The day after a report showed U.S. consumers are the most confident they've been in 18 years about the health of the U.S. economy, President Donald Trump took to Twitter: "Our country is doing great!" he tweeted early Wednesday.

Yet, it seems, investors are going the other way.

State Street Corp.

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, the bank and asset custodian, published a press release Wednesday indicating that investor confidence globally fell in August amid growing concern that Trump is pushing closer toward a full-blown trade war with China. The Boston-based company's Investor Confidence Index, which analyzes buying and selling patterns of institutional money managers, fell to 94.3 points in August, from 101.7 in July. A reading of 100 is neutral - the level at which investors are neither increasing nor decreasing their long-term allocations to risky assets, according to the press release.

"After a few months of caution and measured risk appetite, global institutional investors have started to display risk-averse behavior as they navigate through elevated trade uncertainty and geopolitical turmoil," said Kenneth Froot, a retired Harvard University finance professor who helped develop the index. "The decline in confidence was particularly apparent for North American investors."

Gauges of confidence are closely tracked not just for their political significance - especially with U.S. Congressional elections approaching in November - but also as a key data point on the health of the economy. Confidence can be self-fulfilling; if consumers are feeling saucy, they're more likely to spend, providing a boost to economic output. Likewise, if investors are feeling confidence, they're more likely to bet on future business expansion, providing capital for new equipment, factories, research and technology.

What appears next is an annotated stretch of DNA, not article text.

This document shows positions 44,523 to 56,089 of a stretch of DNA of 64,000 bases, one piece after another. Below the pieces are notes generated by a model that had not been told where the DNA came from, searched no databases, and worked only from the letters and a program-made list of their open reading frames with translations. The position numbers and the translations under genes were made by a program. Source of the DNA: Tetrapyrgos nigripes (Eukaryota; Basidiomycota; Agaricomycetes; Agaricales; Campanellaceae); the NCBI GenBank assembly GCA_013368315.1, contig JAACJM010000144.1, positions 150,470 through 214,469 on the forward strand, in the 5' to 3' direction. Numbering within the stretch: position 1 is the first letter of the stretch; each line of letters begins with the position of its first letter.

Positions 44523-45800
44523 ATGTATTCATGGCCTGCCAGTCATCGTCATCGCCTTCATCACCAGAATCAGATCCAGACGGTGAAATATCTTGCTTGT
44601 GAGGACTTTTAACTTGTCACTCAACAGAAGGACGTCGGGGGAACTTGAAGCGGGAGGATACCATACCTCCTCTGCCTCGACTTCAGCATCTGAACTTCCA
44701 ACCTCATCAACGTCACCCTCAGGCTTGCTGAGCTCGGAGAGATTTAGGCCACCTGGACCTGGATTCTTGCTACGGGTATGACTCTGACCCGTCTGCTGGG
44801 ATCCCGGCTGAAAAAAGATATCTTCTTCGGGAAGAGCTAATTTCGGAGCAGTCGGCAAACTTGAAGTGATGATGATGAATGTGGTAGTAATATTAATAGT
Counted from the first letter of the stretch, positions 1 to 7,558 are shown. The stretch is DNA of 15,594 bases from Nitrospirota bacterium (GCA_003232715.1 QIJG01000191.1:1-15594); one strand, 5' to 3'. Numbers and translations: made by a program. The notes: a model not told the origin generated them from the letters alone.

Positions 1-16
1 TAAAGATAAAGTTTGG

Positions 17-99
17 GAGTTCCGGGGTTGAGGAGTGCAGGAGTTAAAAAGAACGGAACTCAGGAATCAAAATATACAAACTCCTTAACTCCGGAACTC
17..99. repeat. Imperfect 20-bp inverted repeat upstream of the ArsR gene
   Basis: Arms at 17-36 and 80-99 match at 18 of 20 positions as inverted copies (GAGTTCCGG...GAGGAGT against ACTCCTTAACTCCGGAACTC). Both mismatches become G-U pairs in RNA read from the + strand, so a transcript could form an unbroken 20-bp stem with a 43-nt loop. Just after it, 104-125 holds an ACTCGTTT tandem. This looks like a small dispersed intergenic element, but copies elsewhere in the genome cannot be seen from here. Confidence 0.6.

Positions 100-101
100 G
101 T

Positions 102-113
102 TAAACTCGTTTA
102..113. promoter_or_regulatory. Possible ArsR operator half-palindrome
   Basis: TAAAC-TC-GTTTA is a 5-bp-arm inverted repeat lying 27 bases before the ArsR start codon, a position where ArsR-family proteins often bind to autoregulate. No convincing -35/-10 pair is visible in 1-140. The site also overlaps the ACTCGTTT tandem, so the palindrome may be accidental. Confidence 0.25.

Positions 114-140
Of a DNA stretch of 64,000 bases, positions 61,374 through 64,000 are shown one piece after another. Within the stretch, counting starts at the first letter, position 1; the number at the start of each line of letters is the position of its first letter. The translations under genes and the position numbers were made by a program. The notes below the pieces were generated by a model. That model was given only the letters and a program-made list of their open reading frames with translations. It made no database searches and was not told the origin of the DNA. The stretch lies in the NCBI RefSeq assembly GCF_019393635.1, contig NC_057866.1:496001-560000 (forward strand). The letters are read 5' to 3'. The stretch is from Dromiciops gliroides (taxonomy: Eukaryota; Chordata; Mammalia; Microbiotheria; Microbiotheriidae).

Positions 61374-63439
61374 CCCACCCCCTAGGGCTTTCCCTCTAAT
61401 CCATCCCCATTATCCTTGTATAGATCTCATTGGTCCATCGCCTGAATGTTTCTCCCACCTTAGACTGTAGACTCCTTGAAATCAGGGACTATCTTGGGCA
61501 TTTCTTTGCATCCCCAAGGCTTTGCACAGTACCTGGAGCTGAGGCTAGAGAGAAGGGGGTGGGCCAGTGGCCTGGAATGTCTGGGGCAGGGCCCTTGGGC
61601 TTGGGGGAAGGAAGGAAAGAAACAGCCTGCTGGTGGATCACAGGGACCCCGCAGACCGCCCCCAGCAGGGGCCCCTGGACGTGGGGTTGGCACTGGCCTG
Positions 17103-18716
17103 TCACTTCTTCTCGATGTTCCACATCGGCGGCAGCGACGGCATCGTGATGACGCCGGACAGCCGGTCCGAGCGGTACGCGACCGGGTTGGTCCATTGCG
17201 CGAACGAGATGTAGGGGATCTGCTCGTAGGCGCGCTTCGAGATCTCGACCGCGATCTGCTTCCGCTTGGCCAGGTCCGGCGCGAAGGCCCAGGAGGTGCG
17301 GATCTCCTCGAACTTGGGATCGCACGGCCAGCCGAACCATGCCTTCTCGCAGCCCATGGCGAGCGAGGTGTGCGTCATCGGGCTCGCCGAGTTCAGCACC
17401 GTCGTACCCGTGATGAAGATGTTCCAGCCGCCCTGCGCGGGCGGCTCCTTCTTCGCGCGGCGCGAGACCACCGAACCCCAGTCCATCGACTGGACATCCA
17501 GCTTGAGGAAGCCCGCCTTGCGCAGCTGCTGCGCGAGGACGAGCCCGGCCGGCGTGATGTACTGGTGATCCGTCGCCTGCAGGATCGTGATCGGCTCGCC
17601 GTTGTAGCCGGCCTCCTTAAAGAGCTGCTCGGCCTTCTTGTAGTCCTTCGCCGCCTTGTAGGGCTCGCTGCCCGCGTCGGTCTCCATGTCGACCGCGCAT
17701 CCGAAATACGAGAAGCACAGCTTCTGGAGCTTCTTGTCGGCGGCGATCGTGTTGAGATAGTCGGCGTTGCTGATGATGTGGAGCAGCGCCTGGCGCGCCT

On Tuesday, a report from the New York-based Conference Board showed that consumer confidence climbed to a reading of 133.4 this month, the highest since 2000. The August level was well above economists' average forecast of 126.6, based on a FactSet survey. It was also higher than the revised 127.9 reading notched in July.

Federal Reserve officials, at a meeting earlier this month, noted that "high levels of household and business confidence" was a favorable factor supporting above-average growth in gross domestic product.

And based on a quick glance at recent market movements, U.S. stock investors have shown little ebbing in their ebullience.  

The Standard & Poor's 500 Index rose 0.5% to a record 2,912.83 on Wednesday. Last week, the S&P 500 set a new record for the longest bull market in U.S. history, eclipsing the 113-month run of the 1990s. 

According to State Street, the confidence index for North American investors fell to 92.5 points in August from 103.1 the prior month. The European investor-confidence index rose by 8.1 points to 99.5, while the Asian index slipped by 0.9 points to 102.6.